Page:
Class Time!


 Writing classes can be wonderful. A well-run class can inspire you, bring about new ideas, return you to old ones and keep you motivated. I've always found them better than reading a “HOW TO WRITE A NOVEL” book because classes are more personal and allow you to connect with other writers.

If you're new to writing, a beginners class is perfect. It will teach you the basics and hopefully the tutor will give you lots of tips on getting into good writing habits. The one I attended got me into the habit of always carrying a notebook and pen, as well as giving me a solid understanding of the basic workings of any story. A beginners class can also open your eyes to ways of writing you may not have tried, such as using the first person perspective, and it may be the kick-start you need.

When you've gained confidence, or if you've already got the basics down, an intermediate or advanced class will give you more of a challenge.

The downside of classes is money. If that's an issue, you can always search online for forums or blogs that offer discussion on writing; Blogger and LiveJournal are great places to start. Discuss with me and I'll do what I can to respond to specific requests! 

Except I won't be sharing specifics from my novel because it's TOP SECRET!! Eyes Only, and all that espionage jazz.

Until recently, I was attending an amazing class where we did a variety of exercises every week and there was time for one or two people to offer their own work for constructive criticism (which can be hard to take at first, but you'll find it incredibly helpful once you get used to it). My tutor was a lovely woman who was kind, patient and dedicated her time to creating excellent exercises. My fellow students were all lovely, creative and extremely helpful.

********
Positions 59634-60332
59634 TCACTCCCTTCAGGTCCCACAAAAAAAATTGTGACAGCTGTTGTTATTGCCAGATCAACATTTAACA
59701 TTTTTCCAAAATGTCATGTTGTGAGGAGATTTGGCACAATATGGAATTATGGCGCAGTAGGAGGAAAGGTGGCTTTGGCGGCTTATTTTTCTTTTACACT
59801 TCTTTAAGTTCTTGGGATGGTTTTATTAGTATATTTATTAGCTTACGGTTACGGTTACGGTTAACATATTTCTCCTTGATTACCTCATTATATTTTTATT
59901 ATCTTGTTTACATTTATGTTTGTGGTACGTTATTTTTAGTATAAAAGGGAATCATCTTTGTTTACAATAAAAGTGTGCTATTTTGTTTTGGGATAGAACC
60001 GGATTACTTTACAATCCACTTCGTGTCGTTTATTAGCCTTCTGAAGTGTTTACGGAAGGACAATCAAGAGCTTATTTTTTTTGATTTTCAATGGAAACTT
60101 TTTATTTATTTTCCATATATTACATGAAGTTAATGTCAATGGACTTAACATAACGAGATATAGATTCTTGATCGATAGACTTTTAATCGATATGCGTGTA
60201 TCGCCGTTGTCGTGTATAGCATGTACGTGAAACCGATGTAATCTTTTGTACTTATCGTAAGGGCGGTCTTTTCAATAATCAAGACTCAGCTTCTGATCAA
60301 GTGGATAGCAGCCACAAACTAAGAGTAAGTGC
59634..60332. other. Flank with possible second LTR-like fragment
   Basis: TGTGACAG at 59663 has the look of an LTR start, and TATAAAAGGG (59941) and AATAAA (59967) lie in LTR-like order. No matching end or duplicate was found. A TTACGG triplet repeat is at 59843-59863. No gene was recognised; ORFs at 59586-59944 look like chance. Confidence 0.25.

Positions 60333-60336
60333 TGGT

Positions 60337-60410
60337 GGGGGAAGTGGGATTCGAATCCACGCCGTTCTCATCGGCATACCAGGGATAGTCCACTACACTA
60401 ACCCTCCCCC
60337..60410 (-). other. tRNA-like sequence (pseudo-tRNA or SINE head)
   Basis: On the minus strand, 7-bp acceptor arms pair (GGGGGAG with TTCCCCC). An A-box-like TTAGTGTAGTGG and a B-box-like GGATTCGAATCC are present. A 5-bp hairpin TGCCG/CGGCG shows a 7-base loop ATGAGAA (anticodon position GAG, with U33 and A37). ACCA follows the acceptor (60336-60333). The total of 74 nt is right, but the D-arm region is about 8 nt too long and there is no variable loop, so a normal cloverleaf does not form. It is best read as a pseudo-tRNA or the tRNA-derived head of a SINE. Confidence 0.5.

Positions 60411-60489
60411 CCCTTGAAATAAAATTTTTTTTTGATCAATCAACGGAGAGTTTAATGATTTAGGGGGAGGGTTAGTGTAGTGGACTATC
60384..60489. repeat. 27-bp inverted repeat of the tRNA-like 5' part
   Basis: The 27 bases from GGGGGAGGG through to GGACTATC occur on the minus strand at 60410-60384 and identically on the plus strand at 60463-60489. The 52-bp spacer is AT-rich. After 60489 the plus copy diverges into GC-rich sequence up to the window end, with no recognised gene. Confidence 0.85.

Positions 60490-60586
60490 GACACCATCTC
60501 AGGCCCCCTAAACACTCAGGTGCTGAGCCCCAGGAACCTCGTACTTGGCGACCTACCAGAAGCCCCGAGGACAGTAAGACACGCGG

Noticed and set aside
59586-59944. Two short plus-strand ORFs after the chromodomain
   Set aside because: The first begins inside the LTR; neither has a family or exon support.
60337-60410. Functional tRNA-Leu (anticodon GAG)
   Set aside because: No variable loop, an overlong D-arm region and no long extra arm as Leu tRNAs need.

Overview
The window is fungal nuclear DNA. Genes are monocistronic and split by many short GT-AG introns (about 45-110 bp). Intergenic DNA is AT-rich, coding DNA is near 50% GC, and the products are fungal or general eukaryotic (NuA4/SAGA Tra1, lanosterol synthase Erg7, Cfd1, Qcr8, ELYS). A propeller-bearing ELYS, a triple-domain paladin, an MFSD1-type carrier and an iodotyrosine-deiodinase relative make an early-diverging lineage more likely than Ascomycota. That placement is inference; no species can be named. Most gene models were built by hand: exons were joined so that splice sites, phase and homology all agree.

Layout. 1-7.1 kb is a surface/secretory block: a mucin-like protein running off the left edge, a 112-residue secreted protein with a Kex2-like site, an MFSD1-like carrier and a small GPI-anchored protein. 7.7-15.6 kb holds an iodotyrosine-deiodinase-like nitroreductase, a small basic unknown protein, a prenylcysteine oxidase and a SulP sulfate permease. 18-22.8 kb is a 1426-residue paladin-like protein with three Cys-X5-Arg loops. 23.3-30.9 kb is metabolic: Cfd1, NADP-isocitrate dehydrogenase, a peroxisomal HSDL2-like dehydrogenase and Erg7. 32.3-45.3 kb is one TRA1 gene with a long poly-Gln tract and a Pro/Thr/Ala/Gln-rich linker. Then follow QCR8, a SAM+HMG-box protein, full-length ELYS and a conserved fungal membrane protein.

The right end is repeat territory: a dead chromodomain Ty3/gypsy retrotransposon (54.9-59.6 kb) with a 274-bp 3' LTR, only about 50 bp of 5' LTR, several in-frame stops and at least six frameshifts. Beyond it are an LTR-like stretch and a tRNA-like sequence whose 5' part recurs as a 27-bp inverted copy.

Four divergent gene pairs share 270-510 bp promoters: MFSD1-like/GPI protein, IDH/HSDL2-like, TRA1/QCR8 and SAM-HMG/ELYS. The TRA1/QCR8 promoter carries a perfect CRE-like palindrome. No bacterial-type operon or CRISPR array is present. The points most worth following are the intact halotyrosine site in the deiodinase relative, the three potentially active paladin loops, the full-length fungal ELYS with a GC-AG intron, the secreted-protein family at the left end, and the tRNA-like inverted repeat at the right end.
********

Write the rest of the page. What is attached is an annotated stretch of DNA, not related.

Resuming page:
I took the opening chapter of my novel to my class. I wanted to get an outsider's opinion because I had read it so many times I was blind to where it didn't work. The others pointed out where the pace faltered or where I'd slipped out of the main character's perspective. But, the most helpful tip by far, because it changed the novel in its entirety, was when my tutor and a few of the students suggested I kill off a character at the end of the first chapter. At first I was like “No way!!!” but the idea stuck and suddenly I realised the reason I kept getting stuck was because of this character. She was boring and pointless and I was only clinging onto her because of an earlier version of the story. So, I killed her off and I've never looked back. I never would have made the change if I hadn't attended the class. I probably would've given up on the story and moved onto a new one, because back then the novel had hit a major roadblock. THANK YOU, CLASS!

Obviously, I can't guarantee you will all have the same experiences I did, but if you can find a class in your area, give it a go. You never know how helpful it could be! Google's a good place to start searching for classes in your local area.

Have fun!

Comments

  1. How did you find your class? :) Did you look around online or see an advertisement somewhere or what?

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  2. Laura: My first class I found in a brochure for the college running it. My second class I found via Google ;)

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